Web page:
Samsung Freeform 4 call quality sample
Photo quality was understandably poor, given the low specs. Images were blurry, edges weren't well-defined, and colors were not as bright or vivid as they were in real life. Due to the lack of focus, lighting was all over the place: dark hues were difficult to differentiate, and bright lights were completely washed out at times. Though the feedback lagged slightly behind my moving of the camera, it wasn't that bothersome. Video recording yielded similar results. Moving objects were extremely pixelated and colors were muted.
The Web browser on this handset was tedious and slow. It was cumbersome to click through so many menu items just to navigate through Web pages or type in URLs. Though sites loaded quickly (on average, mobile versions of CNET, The New York Times, and ESPN loaded in 16, 21, and 17 seconds, respectively), it's important to note that they weren't the regular versions you'd see on smartphones. A lot of coding is stripped away, so the sites are modified to show the bare-bones graphics and images.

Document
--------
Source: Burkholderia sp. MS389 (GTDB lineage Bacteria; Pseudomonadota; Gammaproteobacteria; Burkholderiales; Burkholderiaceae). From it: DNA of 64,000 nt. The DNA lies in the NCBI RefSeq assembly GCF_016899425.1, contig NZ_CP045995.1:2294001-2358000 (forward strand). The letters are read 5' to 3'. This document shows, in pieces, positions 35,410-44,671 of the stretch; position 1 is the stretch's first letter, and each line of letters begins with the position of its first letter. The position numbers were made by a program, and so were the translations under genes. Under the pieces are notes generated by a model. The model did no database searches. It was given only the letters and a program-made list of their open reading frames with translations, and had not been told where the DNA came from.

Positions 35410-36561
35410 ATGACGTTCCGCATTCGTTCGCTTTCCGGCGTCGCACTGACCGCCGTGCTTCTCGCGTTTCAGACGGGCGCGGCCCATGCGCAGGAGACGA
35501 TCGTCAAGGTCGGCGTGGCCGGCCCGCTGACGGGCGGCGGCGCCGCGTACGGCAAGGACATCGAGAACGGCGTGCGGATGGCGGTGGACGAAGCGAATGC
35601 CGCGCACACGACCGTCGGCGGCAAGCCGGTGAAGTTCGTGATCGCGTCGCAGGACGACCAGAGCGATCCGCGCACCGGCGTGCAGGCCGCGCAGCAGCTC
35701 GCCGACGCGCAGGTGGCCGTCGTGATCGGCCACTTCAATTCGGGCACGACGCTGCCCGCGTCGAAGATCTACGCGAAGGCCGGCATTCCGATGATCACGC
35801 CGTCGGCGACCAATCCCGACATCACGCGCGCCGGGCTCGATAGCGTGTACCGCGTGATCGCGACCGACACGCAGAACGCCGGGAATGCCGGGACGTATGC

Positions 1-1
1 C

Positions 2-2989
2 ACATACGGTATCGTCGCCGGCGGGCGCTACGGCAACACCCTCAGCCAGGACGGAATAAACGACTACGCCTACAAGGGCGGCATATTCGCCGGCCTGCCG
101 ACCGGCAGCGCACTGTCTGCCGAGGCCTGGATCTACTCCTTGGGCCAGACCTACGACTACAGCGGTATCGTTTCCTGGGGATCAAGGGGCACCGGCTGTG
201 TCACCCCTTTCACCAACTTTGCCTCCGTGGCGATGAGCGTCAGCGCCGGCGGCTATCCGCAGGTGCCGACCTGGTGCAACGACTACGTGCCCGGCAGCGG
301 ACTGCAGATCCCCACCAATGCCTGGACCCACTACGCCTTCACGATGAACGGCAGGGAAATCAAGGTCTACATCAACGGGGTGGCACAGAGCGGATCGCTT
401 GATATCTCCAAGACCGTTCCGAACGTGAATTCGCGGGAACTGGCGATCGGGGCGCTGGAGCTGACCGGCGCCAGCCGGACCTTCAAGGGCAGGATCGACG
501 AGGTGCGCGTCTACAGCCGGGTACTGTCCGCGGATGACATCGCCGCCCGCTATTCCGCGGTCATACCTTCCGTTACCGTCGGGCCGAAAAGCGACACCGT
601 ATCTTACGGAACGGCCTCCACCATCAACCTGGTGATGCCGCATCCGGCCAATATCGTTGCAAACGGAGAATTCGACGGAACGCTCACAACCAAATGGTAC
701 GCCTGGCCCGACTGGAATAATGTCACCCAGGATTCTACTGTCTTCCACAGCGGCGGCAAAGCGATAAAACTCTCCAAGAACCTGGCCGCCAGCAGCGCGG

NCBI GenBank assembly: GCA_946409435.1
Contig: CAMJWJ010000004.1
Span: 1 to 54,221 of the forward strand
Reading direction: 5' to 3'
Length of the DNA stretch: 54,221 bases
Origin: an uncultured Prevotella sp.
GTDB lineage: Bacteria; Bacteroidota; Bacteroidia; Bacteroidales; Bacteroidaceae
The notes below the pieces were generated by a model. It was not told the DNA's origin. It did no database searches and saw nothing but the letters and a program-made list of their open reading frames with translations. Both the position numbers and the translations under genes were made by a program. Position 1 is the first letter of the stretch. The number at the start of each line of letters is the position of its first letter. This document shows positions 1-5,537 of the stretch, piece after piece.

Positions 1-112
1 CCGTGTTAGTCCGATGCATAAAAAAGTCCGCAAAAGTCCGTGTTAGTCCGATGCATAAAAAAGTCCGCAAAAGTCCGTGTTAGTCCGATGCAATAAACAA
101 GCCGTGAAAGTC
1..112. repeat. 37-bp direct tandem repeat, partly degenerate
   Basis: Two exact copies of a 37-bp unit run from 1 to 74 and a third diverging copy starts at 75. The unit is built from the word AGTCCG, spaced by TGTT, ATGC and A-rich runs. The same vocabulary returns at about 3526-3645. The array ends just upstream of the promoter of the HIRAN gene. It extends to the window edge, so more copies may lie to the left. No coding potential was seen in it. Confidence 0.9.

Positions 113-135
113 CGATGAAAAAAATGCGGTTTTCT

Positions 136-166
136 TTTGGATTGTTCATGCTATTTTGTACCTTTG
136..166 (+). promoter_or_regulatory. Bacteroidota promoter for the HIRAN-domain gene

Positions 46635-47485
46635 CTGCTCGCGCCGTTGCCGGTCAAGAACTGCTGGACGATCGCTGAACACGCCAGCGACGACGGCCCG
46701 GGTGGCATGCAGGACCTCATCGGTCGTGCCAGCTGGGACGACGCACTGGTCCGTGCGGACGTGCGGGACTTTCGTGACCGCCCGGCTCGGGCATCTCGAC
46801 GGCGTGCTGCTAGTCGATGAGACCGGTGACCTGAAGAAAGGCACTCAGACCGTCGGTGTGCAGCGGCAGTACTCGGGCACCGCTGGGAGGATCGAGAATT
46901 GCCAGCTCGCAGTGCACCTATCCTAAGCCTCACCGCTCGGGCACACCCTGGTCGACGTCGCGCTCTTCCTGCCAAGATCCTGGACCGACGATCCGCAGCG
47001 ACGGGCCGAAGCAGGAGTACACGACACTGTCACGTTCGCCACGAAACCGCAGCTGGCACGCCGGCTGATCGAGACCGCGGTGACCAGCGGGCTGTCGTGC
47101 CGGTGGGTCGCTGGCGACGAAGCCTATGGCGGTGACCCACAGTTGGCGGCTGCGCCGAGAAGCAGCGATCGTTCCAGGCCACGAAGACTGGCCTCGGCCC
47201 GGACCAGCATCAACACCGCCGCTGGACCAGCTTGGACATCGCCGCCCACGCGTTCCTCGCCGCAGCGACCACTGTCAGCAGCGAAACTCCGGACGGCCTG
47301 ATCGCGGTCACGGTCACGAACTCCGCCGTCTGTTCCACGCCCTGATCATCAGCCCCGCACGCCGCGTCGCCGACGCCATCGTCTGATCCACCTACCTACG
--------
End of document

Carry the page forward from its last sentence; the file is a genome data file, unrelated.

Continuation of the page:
The phone's reported talk time is 6.5 hours. During our battery drain tests for talk time, it lasted 6.43 hours. Anecdotally, battery life was strong. It doesn't do much, so it lasted a few days without a charge. Even after talking on the phone on the second day without a charge, the battery only lost about a third of its capacity. According to FCC radiation tests, the phone has a digital SAR rating of 0.97W/kg.
If you don't need a strong Web-browsing experience or a great cameraphone, the Samsung Freeform 4 is something to consider. Not only does it deliver great calls, but its four-row QWERTY keyboard makes it a cinch to type out messages (again, if you've got small paws). Its lightweight and compact build also means you can carry it around comfortably in your pocket or in your bag. And best of all, if you're willing to sign a two-year contract with U.S. Cellular, the handset will be yours for the very low price of zero dollars.